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Nokia sales

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Nokia Sales Increased 4% in Quarter
HELSINKI, Finland — The Nokia Corporation, the cellphone maker, said on Thursday that profit fell 61 percent in the second quarter from the period a year ago, when it booked a large gain from its network joint venture with Siemens.
In an earnings report that came in above expectations, Nokia slightly upgraded its forecast for the cellphone market in 2008, and said it expected to keep growing its share of the market. Four in 10 cellphones sold worldwide are now made by Nokia.
Profit was $1.75 billion, or 46 cents a share, down from $4.49 billion, or $1.14 per share, a year earlier. Sales rose 4 percent to $20.87 billion.
The 2007 second-quarter result included a $2.98 billion gain from the formation of Nokia Siemens Networks, a joint venture with Siemens of Germany.
Excluding special items, Nokia said its profit rose 8 percent to $2.18 billion.
Analysts expected earnings of 56 cents a share on $20.05 billion in revenue, on average, according to Thomson Financial.
“Nokia’s profitability was a nice surprise,” an analyst at Glitnir Bank, Michael Schroeder, said, adding that profit margins in both the cellphone and the network divisions were higher than expected.
The company said its share of the global market for handsets grew to 40 percent, from 38 percent in the second quarter of 2007. It also upgraded its forecast for the global handset market, saying mobile device volumes could grow more than its previous estimate of 10 percent.
“Looking at the rest of the year, we are optimistic and have had good feedback about the broad range of new products we expect to sell in our device business,” the chief executive Olli-Pekka Kallasvuo said in a statement.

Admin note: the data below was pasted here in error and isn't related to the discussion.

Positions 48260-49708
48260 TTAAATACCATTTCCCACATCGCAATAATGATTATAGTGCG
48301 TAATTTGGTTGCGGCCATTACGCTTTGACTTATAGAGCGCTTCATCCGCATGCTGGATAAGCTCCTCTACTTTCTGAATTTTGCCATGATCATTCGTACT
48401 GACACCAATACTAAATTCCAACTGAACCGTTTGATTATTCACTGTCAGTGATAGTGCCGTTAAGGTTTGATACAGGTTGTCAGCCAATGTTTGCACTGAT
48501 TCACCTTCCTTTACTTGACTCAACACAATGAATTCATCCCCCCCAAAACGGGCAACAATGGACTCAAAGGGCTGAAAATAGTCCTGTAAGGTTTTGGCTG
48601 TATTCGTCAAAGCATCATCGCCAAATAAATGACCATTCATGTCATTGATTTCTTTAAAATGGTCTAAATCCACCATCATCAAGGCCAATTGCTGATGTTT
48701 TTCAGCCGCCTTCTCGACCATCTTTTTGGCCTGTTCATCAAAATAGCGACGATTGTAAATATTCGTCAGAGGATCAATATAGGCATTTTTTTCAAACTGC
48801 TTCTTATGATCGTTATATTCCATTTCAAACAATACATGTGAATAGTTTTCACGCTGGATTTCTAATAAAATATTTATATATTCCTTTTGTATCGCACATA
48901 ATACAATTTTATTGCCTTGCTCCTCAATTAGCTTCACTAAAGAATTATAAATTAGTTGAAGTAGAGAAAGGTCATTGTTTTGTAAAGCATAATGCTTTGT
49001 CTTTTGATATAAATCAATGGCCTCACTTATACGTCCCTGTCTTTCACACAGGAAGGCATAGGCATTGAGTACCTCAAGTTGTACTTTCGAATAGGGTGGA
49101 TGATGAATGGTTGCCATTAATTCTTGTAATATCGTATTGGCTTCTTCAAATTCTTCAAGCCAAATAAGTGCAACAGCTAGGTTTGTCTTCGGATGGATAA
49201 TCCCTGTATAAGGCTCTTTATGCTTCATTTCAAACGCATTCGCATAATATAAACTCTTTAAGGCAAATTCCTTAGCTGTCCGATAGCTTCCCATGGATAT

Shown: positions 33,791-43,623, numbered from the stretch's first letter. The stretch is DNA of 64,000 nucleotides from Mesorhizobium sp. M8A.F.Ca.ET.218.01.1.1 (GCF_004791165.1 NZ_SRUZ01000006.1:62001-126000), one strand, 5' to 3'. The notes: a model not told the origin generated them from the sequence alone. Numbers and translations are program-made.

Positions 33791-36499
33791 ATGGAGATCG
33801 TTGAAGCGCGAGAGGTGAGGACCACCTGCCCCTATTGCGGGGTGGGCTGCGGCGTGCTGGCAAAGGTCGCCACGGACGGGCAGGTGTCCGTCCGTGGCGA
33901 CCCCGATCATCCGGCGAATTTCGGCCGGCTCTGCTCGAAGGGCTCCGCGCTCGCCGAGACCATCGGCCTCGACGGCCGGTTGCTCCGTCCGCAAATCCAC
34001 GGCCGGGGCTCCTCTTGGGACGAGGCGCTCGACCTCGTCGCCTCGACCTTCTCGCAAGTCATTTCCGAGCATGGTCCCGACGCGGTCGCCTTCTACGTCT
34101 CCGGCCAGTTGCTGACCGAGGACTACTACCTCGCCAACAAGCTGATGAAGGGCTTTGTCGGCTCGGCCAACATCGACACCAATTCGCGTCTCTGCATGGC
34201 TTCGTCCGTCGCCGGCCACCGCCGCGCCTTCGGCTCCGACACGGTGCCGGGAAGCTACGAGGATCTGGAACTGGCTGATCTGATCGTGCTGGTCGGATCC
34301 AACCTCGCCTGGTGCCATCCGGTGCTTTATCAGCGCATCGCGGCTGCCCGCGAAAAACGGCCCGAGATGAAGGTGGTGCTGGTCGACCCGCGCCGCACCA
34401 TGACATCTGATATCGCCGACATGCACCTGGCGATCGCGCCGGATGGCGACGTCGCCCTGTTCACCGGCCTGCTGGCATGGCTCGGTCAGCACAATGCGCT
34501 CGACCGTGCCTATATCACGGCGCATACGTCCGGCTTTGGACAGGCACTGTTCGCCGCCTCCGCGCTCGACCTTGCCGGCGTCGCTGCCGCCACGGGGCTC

However, the closely watched average selling price of Nokia phones continued to fall because of higher volumes of cheaper phones sold in emerging markets and a negative impact of the weak dollar, Nokia said.
The average price for a Nokia handset was $117, down from $125 in the first quarter of the year and $143 in the second quarter of 2007.
In terms of volume, company had its biggest sales growth in Asia, Latin America, the Middle East and Africa. Sales of Nokia phones were up 10 percent in North America and flat in Europe.

The New ‘Odd Couple’

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The New ‘Odd Couple’: Microsoft and Icahn
By Vindu Goel
In the latest salvo in the proxy fight for control of Yahoo, the company is urging shareholders to beware of the “odd couple” — Microsoft and the corporate raider Carl C. Icahn — who are locked in a “marriage of convenience” but have no clear plan for what they would do if they took control of the board.
Who’s Oscar and who’s Felix in this scenario? Yahoo didn’t say, and frankly, we can’t keep track of all the analogies in this fight. Last we heard from Jerry Yang, Yahoo’s chief executive, he thought Mr. Icahn was a fox, Yahoo was a henhouse and Steve Ballmer of Microsoft was, well, just trying to undermine Yahoo’s business (perhaps that makes him a rapacious farmer).
Read more about Thursday’s filing on The Times’s DealBook blog.